Nearly three months before Robert Card would tear through a bar and a bowling alley in rural Maine last week -- killing 18 and injuring 13 -- he tried to buy a silencer for a rifle at a local firearms store, the owner said Saturday.
“He came in and filled out the form, he checked off a box that incriminated himself saying that he was in an institution,” Rick LaChapelle, owner of Coastal Defense Firearms, said. “Our staff was fantastic, let him finish filling out the form, and said, ‘I'm sorry, Mr. Card, we cannot give you this… at this point in time, we cannot release this silencer to you because of the answers that you've given us.”
LaChapelle added "we did what we were supposed to do and hopefully saved a lot of lives by the proper, just following the proper procedures.”
Had Card succeeded in buying the silencer, LaChapelle, the city council president in Lewiston, Maine, said he believes the rampage might have even been more deadly because people at the two locations would not have heard the rifle fire.
“He could have spent more time in each location,” LaChapelle said, adding that he was speaking as the business owner and not in his official capacity. “And it could have been more methodical, and my heart goes out to the people, the victims. This is just absolutely horrible, horrible. I'm frustrated that, I think, some of this could have been averted.”
Shortly before 7pm Wednesday, police said Card entered the Just-In-Time bowling alley in Lewiston with an assault-style rifle and killed seven. At 7:08 pm, police said he entered Schemengees Bar & Grille Restaurant 4 miles away, where he killed eight. Three victims would later succumb to their injuries in the hospital.
The rampage is the worst mass shooting in America this year and is one of the deadliest ever in a nation besieged by an epidemic of gun violence. The shootings also set off a massive regionwide manhunt after Card left Lewiston and drove 10 minutes to Lisbon, where he ditched his car and disappeared. He would be found dead of a self-inflicted gunshot wound two days later at the Lisbon recycling plant where he used to work, police said.
LaChapelle explained that Card had purchased the silencer online and was set to pick it up at the closest dealer, Coastal Defense, one of the largest gun stores in the region, he said.
On Aug. 5, LaChapelle said Card came into the store having already filled out some of the federal paperwork required to buy guns and certain firearms accessories.
On one box of a form required to complete the transfer, which was reviewed by ABC News, Card’s answer caught the attention of the store’s staff: “have you ever been adjudicated as a mental defective or have you ever been committed to a mental institution?” Card marked with an X, indicating “yes.”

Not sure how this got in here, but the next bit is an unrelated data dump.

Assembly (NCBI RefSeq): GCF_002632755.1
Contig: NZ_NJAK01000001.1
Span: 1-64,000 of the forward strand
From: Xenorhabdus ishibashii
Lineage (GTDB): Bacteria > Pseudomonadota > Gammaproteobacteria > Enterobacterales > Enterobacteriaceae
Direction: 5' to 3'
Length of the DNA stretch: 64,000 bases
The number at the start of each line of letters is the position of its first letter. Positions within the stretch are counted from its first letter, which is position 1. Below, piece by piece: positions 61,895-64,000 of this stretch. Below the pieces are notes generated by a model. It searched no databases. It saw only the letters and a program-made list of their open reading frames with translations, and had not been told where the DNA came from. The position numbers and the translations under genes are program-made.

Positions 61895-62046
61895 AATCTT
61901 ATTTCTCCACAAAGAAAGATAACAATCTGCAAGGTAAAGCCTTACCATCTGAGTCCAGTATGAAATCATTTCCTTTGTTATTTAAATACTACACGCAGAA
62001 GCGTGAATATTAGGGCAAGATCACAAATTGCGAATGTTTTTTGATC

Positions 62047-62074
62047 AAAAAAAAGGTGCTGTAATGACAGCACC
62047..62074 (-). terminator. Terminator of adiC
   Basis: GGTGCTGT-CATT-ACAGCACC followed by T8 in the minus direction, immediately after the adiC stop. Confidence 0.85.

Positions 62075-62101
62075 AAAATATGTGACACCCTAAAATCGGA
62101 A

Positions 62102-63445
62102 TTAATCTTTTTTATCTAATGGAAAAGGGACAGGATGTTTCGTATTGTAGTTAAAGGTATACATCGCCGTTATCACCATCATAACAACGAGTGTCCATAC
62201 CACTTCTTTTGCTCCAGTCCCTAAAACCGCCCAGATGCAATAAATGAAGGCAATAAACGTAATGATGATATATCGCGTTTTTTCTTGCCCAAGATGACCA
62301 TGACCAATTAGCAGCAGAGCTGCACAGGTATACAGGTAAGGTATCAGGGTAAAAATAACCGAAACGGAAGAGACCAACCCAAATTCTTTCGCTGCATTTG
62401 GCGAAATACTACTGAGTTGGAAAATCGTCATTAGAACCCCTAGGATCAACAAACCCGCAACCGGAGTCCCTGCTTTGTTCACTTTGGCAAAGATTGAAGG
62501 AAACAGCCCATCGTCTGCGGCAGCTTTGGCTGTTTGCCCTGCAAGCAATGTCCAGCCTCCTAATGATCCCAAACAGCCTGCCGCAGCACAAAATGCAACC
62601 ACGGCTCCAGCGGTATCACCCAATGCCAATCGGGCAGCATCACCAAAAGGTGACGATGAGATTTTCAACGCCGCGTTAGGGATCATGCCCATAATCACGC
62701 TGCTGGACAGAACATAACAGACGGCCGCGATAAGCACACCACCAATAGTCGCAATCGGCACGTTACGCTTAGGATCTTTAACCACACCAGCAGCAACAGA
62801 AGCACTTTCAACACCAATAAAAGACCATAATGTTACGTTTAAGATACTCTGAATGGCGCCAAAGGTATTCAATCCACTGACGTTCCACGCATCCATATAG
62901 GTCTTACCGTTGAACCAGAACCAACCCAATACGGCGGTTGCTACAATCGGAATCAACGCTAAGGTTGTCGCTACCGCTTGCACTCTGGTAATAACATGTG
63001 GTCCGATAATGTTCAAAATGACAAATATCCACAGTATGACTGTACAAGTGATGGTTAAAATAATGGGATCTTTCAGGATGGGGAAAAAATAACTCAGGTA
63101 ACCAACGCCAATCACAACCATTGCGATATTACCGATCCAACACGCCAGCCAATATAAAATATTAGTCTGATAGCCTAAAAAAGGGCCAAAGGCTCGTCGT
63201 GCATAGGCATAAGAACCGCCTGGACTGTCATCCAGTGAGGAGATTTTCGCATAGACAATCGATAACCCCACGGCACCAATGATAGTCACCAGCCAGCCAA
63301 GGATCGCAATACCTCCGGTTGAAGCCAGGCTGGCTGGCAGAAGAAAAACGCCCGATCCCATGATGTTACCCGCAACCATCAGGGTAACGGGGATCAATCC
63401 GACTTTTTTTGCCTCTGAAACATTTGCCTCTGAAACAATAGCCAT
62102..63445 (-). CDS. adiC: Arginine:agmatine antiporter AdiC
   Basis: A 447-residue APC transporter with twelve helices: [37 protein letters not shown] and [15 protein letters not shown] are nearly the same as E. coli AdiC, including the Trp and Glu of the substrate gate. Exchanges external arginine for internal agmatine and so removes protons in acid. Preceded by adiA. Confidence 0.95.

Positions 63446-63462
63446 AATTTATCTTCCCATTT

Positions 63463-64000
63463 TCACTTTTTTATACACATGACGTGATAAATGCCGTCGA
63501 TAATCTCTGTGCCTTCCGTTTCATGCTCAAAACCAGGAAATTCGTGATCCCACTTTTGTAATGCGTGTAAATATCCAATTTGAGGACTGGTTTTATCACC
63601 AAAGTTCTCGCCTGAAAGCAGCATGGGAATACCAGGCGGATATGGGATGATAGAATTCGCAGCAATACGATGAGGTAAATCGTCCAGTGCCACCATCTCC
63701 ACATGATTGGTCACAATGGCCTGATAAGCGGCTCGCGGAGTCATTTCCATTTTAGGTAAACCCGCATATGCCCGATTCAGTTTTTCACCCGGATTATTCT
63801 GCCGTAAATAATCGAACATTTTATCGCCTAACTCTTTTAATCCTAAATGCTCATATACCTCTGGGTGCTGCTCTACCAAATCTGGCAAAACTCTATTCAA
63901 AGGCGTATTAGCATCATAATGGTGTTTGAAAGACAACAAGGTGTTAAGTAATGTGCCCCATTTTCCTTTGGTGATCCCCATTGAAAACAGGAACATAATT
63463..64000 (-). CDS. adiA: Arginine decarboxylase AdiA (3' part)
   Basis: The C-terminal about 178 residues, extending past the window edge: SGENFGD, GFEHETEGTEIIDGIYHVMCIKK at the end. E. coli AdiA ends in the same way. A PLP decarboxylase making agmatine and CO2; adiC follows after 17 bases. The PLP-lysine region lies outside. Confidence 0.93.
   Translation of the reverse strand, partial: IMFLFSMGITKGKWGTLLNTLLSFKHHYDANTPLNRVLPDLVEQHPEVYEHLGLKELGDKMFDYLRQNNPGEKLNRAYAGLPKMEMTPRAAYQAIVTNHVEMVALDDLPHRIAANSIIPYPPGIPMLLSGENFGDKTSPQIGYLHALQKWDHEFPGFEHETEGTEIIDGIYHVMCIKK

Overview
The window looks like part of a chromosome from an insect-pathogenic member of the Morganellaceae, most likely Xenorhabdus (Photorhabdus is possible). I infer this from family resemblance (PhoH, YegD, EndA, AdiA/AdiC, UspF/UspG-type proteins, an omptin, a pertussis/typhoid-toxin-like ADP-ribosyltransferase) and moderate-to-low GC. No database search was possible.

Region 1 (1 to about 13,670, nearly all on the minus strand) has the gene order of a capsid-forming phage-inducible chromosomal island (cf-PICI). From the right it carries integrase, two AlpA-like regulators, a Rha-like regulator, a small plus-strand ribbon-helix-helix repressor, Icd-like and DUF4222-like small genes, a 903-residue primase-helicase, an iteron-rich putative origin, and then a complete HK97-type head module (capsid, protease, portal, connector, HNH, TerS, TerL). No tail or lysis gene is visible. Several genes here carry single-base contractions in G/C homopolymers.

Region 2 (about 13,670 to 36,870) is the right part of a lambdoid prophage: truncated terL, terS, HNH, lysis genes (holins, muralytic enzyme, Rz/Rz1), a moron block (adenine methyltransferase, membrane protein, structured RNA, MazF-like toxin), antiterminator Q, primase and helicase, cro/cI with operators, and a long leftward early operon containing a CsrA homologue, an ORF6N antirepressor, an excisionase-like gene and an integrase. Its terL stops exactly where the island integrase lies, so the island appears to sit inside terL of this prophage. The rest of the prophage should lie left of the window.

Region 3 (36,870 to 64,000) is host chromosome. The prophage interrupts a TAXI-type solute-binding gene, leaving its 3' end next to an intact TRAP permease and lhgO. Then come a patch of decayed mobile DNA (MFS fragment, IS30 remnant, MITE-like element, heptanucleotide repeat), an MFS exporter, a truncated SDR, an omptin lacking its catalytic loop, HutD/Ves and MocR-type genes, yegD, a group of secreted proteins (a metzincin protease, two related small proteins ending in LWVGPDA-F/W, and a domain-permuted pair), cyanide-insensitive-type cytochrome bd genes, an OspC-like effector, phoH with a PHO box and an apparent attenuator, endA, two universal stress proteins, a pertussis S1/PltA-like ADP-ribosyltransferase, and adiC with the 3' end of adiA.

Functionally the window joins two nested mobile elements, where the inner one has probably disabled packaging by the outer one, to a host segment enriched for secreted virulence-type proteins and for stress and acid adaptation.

The employees had no way of knowing then, but Card, according to a police bulletin reviewed by ABC News, had been “committed to mental health facility for two weeks during summer 2023 and released” after he reported that he had been hearing voices and made threats to shoot up a National Guard base.
But with Card’s 'X' on the spot, LaChapelle explained, his employees told the man they could not release the silencer to him.
Card was “very cooperative,” according to LaChapelle, saying he would sort out the issue with his attorney and that he was "sure" he could "get it clarified and rectified." The silencer was put aside. Card never returned.
LaChapelle spoke with ABC News on Saturday, repeating a story he has already communicated to investigators now trying to piece together the details of a rampage that has stunned a quiet rural section of New England.
During a briefing Saturday morning, officials again said mental health is a key focus of their investigation into the shootings, in addition to Card’s possession of firearms and whether his psychiatric history should have barred him from possessing any guns at all.
Maine Public Safety Commissioner Mike Sauschuck said investigators had not seen evidence that Card was “forcibly committed” for mental health treatment.
“If that didn't happen, then the next check you could go into as a firearms dealer, who does all of their work, and a background check is not going to ping that this individual is prohibited,” Sauschuck said.
Known for its liberal gun laws, Maine does not regulate assault-style weapons and allows residents and non-residents alike to carry concealed firearms without a permit, with very limited exceptions. The state has what is known as a “Yellow Flag” law that allows the state to prohibit firearm possession for someone amid a mental health crisis, but only after a report to police, a police investigation, exam by a doctor and then order from a judge. Critics say the regulation is ineffective because it creates undue delays in keeping guns out of the hands of those struggling through a mental health crisis.
At Saturday’s briefing, an ATF official said that the weapons that had been recovered appeared to have been purchased legally by Card.
An ATF spokesperson declined to comment on Card’s previous attempt to purchase a silencer Saturday evening, citing the ongoing investigation.
LaChapelle said he’s “very proud of my staff, that they handled this the proper way.”
“I feel this is really a safety issue that we prevented, somebody that has mental illness from getting it,” he said. “I live in this community, I raise my family in this community. This is a community I love. I don't want something like that to happen.”